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Can current GPU renderer's match realism of CPU renderers like Maxwell?

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As much as I am sold on the improved performance of Octane and Redshift (assuming you have a decent gpu) I am highly doubtful they can match the 'high realism' of renders like this one by Maxwell

 

http://www.tonifresnedo.com/maxwell-render/rendl-rossy-lamp/#/gallery_2663/2

 

Any experienced Redshift or Octane users care to chime in?

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This has nothing to do with the Render though. Its all about the artist. Maxwell, Redshift, Octane, Vray, Arnold are just tools, some of them are faster than others, different settings, some of them unbiased, biased, etc. If you have a good eye for compositing and lighting overall you have good starting point. 

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yep - don't worry about these questions until you have a basic grip of the fundamentals - you're at year one, these renders are made by masters; think 4 to 10 years experience most likely.

You can learn on any renderer, the GPU ones will allow quicker iterations and thus faster learning.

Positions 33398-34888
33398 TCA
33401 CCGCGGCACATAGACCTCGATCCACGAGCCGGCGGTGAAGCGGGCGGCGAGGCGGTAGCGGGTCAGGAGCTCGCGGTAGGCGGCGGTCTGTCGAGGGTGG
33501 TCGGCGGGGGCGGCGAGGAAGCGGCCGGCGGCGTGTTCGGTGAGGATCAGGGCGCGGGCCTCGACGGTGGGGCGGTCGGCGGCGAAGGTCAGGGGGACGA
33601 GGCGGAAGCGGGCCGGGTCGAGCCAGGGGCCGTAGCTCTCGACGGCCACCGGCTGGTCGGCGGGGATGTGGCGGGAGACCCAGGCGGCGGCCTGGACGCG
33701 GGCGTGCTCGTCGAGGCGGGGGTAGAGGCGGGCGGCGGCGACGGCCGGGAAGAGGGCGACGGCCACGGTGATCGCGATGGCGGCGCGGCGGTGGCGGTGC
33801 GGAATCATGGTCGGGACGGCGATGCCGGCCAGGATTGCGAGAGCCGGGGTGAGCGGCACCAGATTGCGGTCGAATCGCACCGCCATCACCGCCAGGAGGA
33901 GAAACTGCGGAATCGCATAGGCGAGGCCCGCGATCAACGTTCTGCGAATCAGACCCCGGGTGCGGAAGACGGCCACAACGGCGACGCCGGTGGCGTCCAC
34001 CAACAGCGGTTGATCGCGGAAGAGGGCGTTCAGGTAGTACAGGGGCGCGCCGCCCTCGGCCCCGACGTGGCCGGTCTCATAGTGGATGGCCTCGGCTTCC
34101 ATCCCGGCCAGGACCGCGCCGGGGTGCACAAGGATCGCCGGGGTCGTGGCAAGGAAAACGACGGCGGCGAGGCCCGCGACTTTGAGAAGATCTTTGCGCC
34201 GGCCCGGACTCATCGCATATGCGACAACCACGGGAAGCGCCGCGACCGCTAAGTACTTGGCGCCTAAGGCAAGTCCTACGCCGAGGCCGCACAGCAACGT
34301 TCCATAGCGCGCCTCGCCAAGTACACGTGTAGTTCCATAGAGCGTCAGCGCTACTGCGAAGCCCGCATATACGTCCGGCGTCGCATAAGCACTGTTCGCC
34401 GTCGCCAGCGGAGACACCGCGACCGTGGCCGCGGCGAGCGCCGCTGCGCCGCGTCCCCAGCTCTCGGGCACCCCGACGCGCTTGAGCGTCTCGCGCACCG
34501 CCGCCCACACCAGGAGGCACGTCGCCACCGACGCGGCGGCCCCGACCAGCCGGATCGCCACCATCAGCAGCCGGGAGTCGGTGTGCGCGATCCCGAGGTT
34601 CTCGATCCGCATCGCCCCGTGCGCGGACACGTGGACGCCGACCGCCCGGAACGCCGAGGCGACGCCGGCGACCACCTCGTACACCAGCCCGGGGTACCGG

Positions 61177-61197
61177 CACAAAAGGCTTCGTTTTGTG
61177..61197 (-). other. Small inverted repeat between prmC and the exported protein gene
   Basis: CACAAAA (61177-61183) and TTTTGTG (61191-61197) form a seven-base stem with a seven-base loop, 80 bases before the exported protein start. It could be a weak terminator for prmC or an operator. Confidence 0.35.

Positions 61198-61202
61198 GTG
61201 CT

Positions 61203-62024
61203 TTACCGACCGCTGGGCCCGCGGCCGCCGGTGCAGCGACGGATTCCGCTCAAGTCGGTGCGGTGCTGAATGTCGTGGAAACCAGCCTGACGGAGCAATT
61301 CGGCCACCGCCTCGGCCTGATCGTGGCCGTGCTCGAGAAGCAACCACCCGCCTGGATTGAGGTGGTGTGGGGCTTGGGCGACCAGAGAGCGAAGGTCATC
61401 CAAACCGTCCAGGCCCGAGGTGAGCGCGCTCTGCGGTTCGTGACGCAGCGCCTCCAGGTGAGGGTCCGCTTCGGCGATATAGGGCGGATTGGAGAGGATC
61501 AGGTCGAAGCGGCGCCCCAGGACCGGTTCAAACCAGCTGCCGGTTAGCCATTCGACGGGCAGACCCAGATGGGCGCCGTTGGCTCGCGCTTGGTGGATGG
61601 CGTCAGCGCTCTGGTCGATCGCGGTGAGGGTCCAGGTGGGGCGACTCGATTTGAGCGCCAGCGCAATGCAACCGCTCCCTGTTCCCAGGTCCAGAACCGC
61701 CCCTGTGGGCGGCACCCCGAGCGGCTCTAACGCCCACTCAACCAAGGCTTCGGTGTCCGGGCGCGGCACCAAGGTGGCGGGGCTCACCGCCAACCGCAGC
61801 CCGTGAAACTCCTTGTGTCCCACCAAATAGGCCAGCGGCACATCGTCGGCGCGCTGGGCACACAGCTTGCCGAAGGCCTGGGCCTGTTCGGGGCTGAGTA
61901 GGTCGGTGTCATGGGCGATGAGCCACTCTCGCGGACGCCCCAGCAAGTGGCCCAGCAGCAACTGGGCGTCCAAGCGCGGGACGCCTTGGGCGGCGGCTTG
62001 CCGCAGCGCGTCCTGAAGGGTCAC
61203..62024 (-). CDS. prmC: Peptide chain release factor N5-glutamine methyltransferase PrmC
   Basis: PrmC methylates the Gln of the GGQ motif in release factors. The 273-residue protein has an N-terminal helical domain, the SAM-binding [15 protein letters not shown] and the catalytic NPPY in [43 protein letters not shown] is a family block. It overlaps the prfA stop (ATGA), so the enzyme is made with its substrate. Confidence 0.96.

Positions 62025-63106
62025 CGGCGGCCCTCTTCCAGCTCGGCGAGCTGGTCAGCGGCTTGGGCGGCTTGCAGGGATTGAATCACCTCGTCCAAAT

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7 hours ago, eco_bach said:

As much as I am sold on the improved performance of Octane and Redshift (assuming you have a decent gpu) I am highly doubtful they can match the 'high realism' of renders like this one by Maxwell

 

http://www.tonifresnedo.com/maxwell-render/rendl-rossy-lamp/#/gallery_2663/2

 

Any experienced Redshift or Octane users care to chime in?

There's nothing stopping you from making images like that in any rendering package out there right now. In fact you'd be better off with many of the others because from looking at these images, I'm guessing here that Maxwell is using either a Blinn or Beckmann specular model instead of the much better looking GGX distribution model.

Those pics are 49.5% good texturing, models, and lookdev...and 49.5% good lighting and compositing. The other 1% is down to the renderer you've chosen.

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